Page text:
The concept of sexual harassment has both colloquial and legal meanings. Many more people have experienced sexual harassment than have a solid legal case against the accused. For many businesses, preventing sexual harassment, and defending its managerial employees from sexual harassment charges, have become key goals of legal decision-making.


Prima Facie Case for Sexual Harassment

To establish a prima facie case for sexual harassment, you must show that there were unwelcome sexual advances, requests for sexual favors and other verbal or physical conduct of a sexual nature when:

  1. Submission to such conduct was made either explicitly or implicitly a term or condition of an individual’s employment
  2. Submission to or rejection of such conduct by an individual was used as the basis for employment decisions affecting such individual
  3. Such conduct has the purpose or effect of unreasonably interfering with an individual’s work performance or creating an intimidating, hostile, or offensive working environment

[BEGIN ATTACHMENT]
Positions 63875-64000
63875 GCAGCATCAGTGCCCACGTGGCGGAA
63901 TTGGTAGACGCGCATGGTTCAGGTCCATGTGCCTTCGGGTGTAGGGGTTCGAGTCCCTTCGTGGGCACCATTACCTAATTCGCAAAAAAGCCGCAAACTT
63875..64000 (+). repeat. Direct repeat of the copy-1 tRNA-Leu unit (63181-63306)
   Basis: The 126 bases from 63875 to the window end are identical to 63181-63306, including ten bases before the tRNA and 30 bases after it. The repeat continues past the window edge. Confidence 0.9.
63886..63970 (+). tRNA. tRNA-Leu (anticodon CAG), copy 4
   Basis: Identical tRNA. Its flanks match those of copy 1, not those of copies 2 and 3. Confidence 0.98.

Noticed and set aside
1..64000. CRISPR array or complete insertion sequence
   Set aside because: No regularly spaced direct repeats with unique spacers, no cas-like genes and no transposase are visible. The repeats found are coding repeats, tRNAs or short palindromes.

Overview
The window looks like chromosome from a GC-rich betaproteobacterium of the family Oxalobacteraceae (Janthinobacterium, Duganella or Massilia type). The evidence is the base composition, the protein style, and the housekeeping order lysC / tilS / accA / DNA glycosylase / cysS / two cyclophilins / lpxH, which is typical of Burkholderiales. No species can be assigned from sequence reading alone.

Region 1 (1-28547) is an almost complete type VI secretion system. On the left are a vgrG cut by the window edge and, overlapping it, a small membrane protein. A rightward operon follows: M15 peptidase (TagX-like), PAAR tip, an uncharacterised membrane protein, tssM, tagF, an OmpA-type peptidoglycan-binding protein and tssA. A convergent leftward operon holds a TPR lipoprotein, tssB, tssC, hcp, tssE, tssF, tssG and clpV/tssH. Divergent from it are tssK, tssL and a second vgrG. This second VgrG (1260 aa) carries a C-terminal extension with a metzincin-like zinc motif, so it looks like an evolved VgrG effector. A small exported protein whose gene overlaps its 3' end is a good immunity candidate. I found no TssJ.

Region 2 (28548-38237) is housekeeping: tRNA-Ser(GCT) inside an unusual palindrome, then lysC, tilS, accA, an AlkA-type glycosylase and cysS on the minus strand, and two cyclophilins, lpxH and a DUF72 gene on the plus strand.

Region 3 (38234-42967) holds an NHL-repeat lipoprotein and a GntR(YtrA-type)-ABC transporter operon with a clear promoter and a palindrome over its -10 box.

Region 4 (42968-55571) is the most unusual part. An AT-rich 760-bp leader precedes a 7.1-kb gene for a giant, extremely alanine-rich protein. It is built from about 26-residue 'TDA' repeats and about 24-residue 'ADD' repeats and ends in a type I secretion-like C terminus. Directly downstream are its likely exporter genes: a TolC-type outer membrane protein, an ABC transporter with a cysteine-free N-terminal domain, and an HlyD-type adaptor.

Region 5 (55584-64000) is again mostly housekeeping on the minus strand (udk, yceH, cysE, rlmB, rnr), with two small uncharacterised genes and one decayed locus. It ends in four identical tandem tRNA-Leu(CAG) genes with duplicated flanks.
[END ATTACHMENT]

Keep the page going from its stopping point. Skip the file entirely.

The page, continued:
Prima Facie for Sexual Harassment, Hostile Environment

To establish a prima facie case for hostile work environment sexual harassment, the alleged victim must prove:

  1. He or she suffered intentional discrimination because of his/her sex.
  2. The discrimination was pervasive and regular.
  3. The discrimination detrimentally affected him or her.
  4. The discrimination would detrimentally affect a reasonable person of the same sex.
  5. Management knew about the harassment, or should have known, and did nothing to stop it.


Prima Facie for Retaliation

To establish a prima facie case of retaliation, a person must show by a preponderance of evidence that

  1. The person engaged in a protected activity known to the employer.
  2. The employer thereafter subjected the complaining party to an adverse decision.
  3. There was a causal link between the protected activity and adverse employment decision.


Protected activities usually encompass making discrimination and harassment activities known to management, participating in Managing Diversity programs, assisting another employee with a discrimination complaint and other similar activities.